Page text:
Managing IBS symptoms can be difficult for anyone. This Mother's Day, let's hear the stories of mothers suffering from IBS and understand the unique hurdles this chronic condition brings to their lives.
Irritable bowel syndrome (IBS) is a chronic gastrointestinal condition associated with excessive and recurrent abdominal pain, bloating, flatulence, diarrhea, or constipation. It significantly impairs a person's quality of life by affecting psychological functioning, work, and social life. The exact cause of IBS is not fully understood, but it is thought to involve a combination of genetic, environmental, and psychological factors. Researchers have designed the low-FODMAP diet to help people with IBS have better control over their symptoms by limiting certain foods. FODMAPs are fermentable oligosaccharides, di-saccharides, mono-saccharides, and polyols commonly found in foods such as bananas, wheat, garlic, and onions.
Women of childbearing age experience the highest prevalence of IBS, with approximately 1 in 10 women reporting IBS symptoms (1, 2). There is also some evidence to suggest that IBS may be more common among mothers than among women who have not had children. This may be due in part to hormonal changes that occur during pregnancy and childbirth, as well as the stress and sleep deprivation that often accompany motherhood.
Although the debilitating effects of IBS on daily life are well-documented, the mental, social, and parenting impacts of IBS experienced by mothers, especially those of young school-age children, are rarely reported.
A 2020 study qualitatively assessed the experiences of mothers suffering from IBS and highlighted their parenting struggles and concerns (3). Some observations are summarized here.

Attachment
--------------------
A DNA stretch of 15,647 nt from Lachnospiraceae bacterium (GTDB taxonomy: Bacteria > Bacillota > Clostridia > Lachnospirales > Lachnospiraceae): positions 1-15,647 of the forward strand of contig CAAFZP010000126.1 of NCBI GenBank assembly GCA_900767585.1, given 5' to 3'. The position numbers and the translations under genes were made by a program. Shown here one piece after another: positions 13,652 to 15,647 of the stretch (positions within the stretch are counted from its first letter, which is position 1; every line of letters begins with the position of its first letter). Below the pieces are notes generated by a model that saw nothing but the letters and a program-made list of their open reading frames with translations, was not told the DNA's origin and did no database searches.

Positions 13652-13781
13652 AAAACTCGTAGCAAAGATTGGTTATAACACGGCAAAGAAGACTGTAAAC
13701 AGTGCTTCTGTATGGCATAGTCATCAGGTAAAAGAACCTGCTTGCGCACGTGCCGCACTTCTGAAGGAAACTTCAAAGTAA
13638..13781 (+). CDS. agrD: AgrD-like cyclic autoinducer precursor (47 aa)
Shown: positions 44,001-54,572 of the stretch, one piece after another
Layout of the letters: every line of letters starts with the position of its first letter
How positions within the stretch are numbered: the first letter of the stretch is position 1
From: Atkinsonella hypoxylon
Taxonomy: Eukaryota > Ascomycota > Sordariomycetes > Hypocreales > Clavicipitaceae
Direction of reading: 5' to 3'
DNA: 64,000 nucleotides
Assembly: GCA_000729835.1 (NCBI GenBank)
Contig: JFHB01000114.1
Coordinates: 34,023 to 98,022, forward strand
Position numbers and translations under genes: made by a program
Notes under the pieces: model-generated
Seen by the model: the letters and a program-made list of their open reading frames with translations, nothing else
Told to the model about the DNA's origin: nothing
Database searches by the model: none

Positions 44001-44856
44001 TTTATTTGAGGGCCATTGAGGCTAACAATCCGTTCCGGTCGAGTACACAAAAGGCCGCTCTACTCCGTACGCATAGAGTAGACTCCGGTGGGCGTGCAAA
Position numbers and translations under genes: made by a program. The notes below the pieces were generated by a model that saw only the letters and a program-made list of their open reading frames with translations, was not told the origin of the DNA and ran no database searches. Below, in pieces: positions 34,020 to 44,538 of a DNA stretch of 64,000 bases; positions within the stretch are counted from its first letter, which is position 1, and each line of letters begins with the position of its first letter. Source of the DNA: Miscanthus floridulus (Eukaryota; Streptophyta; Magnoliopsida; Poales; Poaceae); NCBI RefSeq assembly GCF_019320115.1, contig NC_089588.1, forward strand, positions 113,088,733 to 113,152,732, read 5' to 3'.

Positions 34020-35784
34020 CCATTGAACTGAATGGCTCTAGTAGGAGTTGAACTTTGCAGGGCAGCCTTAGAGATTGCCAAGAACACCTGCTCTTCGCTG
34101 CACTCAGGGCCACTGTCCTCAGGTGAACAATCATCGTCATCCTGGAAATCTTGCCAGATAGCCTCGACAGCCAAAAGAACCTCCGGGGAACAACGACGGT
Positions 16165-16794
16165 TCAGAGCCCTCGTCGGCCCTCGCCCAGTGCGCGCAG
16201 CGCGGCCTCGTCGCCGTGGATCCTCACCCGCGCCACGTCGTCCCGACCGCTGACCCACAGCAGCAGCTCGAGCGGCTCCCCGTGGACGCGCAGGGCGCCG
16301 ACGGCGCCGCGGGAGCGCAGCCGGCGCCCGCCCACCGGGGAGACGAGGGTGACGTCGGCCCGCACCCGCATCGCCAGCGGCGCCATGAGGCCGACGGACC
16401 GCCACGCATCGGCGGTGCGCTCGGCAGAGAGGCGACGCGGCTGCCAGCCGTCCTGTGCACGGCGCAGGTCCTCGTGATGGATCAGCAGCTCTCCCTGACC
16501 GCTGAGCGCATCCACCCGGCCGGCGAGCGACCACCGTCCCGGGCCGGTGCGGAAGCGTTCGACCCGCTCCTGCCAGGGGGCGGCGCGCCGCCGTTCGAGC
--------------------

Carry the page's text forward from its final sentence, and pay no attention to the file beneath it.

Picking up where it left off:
IBS gets in the way of being a good mom
Mothers with IBS may feel torn between their children and their symptoms during a flare-up, leading to guilt for not being the type of mom they want to be. IBS symptoms can interfere with active playtime, causing mothers to worry that their children think they are avoiding them. Sometimes, the pain in their stomach is so intense that they even avoid cuddling with their little ones. It can be challenging to care for their children when they are struggling to care for themselves.
Missing important family events
The impact of being isolated from family due to an inability to function, walk around, sit up, or move is most severely felt during family vacations. Mothers report having to stay inside and being unable to join their family, experiencing difficulty planning family trips, and sometimes even canceling vacations at the last minute due to a bad IBS flare-up. Some mothers believe that their IBS also causes their children to miss out on important events such as their birthdays. Young children are often unable to understand the cancellations, and such lost family moments are a great source of pain.
Children should not have to bear the burden of IBS
Mothers with IBS carry a psychological burden that affects their children. When IBS flares up, children witness their mothers' symptoms and worry about their health. Mothers also worry about the impact of their symptoms on their children, fearing that they may have an accident while outside the house and embarrass their children. Some mothers even feel guilty when their children start caring for them during severe episodes. The sight of their mothers hunched up in pain is not a pleasant one for young minds, and studies show that children's pain-coping skills may be influenced by observing a parent in abdominal pain.